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Although the UCI stated on February 26 that it was requesting its Licence Commission to formally withdraw the Astana team’s WorldTour licence, that commission has now decided that the team should be able to retain its slot in the top rung of cycling, albeit with conditions.
That commission today held a hearing with representatives from both the team and the UCI, as well as representatives from the Institute of Sport Sciences of the University of Lausanne (ISSUL).
The latter had been asked to carry out a detailed audit of the team last December when the commission gave the squad a probational WorldTour licence .
The Kazakh team had been under serious scrutiny following a spate of positives tests last year. The brothers Maxim and Valentin Iglinskiy both tested positive for EPO, while the Astana Continental team riders Ilya Davidenok, Artur Fedosseyev and Victor Okishev tested positive for anabolic androgenic steroids.
Despite the UCI’s strong words on the matter in February, the team has now succeeded in keeping its place.
“On the initiative of the Licence Commission, ISSUL were asked to propose special measures which the Team will be obliged to put in place at specific times over the rest of this season,” stated the UCI.
“The team committed to respecting all the measures recommended by ISSUL.”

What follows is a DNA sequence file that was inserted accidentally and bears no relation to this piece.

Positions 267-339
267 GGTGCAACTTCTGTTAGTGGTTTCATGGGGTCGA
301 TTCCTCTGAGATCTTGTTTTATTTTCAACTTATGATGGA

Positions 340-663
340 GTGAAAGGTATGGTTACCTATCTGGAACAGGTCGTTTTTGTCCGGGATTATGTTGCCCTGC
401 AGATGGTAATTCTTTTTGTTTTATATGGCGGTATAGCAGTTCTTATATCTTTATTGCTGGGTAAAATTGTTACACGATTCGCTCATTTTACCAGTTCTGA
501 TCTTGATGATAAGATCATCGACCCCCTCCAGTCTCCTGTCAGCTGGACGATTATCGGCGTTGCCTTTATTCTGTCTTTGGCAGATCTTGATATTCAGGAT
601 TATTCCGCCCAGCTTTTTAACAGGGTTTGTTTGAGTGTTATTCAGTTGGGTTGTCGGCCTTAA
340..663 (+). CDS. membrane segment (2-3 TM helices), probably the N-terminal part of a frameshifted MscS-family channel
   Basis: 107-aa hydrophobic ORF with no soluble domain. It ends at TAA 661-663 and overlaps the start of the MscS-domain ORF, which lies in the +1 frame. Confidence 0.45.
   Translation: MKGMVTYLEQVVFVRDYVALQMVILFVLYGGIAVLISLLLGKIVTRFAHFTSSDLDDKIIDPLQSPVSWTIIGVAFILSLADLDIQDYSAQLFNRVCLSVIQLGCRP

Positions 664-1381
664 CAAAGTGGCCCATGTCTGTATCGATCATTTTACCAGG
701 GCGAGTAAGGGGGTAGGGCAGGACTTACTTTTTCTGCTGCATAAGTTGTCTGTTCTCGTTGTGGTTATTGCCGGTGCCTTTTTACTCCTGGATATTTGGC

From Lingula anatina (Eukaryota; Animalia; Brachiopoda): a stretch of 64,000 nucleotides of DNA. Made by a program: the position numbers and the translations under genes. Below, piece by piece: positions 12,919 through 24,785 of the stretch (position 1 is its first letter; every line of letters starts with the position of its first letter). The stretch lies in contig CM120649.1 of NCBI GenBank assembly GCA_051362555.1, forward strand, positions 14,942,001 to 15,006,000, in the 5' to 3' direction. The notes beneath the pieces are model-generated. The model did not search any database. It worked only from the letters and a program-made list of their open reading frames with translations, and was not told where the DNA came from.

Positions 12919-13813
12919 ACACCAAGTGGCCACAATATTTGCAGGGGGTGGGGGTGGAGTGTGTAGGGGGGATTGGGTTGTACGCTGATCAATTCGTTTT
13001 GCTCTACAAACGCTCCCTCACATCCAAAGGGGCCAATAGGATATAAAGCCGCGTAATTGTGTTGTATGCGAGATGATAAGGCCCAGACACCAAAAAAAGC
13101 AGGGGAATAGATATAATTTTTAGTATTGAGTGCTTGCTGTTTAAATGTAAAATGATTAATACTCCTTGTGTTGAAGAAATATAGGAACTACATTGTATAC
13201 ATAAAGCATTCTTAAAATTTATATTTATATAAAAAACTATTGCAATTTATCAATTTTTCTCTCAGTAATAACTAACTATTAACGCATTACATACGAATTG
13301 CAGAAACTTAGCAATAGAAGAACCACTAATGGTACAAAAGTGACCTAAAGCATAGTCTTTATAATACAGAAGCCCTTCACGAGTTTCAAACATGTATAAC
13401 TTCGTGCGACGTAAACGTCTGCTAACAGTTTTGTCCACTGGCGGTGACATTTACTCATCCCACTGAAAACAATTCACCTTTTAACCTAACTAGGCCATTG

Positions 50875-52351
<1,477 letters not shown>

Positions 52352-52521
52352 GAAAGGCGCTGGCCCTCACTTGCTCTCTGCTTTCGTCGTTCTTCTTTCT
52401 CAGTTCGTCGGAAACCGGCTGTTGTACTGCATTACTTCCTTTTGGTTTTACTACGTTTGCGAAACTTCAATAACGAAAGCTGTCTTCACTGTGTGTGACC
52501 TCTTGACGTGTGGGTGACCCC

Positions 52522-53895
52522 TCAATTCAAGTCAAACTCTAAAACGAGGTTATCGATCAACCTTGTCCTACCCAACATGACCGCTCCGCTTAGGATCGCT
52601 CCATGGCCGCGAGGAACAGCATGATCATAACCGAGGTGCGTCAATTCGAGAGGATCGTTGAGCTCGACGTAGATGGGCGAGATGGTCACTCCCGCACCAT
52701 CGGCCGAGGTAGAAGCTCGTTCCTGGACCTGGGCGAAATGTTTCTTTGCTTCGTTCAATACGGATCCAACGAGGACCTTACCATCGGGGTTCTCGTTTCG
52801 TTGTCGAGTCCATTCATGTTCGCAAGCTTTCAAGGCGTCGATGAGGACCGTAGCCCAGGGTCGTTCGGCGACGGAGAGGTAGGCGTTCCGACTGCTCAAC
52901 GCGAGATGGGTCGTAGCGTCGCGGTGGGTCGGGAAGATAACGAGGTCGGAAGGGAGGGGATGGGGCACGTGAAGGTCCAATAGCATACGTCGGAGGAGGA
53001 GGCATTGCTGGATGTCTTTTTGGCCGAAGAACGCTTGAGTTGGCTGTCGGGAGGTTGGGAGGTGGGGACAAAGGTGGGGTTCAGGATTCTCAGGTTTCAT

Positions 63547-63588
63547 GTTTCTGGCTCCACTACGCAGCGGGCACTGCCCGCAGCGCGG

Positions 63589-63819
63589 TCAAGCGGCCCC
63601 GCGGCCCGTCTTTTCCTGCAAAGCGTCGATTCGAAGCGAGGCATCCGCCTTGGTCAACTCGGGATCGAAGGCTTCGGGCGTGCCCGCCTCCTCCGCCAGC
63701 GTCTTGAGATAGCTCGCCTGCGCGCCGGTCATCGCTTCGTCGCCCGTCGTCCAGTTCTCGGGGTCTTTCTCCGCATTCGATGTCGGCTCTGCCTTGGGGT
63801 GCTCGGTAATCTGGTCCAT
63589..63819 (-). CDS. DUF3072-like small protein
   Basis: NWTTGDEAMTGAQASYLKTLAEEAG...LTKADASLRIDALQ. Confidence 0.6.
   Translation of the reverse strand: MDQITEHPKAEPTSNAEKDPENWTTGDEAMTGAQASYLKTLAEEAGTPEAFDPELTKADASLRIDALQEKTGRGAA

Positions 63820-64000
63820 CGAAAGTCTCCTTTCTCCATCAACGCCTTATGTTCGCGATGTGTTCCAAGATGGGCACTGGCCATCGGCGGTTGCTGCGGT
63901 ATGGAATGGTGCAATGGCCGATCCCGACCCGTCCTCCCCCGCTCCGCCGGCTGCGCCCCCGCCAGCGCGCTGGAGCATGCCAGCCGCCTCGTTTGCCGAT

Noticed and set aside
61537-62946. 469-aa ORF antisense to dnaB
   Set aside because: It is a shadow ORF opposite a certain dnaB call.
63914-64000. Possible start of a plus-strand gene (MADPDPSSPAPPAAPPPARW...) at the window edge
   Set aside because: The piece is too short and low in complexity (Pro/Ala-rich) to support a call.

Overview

It said that the Licence Commission had suspended the current proceedings, but implied that there was a chance that the team might yet face further repercussions should any more issues arise.
“The registration for the 2015 season remains in force. However, the team’s licence is subject to strict monitoring of the conditions laid down. This monitoring will be carried out on the basis of reports transmitted by ISSUL to the Licence Commission.
“The Licence Commission shall be able to re-open the proceedings if Astana Pro Team fails to respect one or several of the conditions imposed, or if new elements arise.”
The UCI added that the full reasoned decision will be released at a later date.
The decision has been greeted with despair by some commentators; they have questioned why a squad with a spate of positives and which the UCI had itself said had serious questions hanging over it can continue with a top licence and thus have an automatic invite to the sport’s top events.
On February 26 the UCI had given this reaction to the initial ISSUL review: “After careful review of this extensive report, the UCI strongly believes that it contains compelling grounds to refer the matter to the Licence Commission and request the Astana Pro Team licence be withdrawn,” it stated then.
“The UCI considers that the ISSUL audit has, among other things, revealed a big difference between the policies and structures that the team presented to the Licence Commission in December and the reality on the ground.
“In addition, the Italian authorities have provided the UCI with the sections of the Padova investigation which it has been authorized to share. As some evidence concerns Astana Pro Team members, the file has been passed to the Licence Commission as part of this referral.”
The Padova investigation is a major anti-doping inquiry carried out by Italian authorities and included allegations that some riders across various teams had been working with the banned doctor Michele Ferrari.
It remains to be seen what reasons exist for the team being able to retain its licence; as a result the release of the reasoned decision will be eagerly awaited.
In the meantime, those who wanted to see strong action will be disappointed.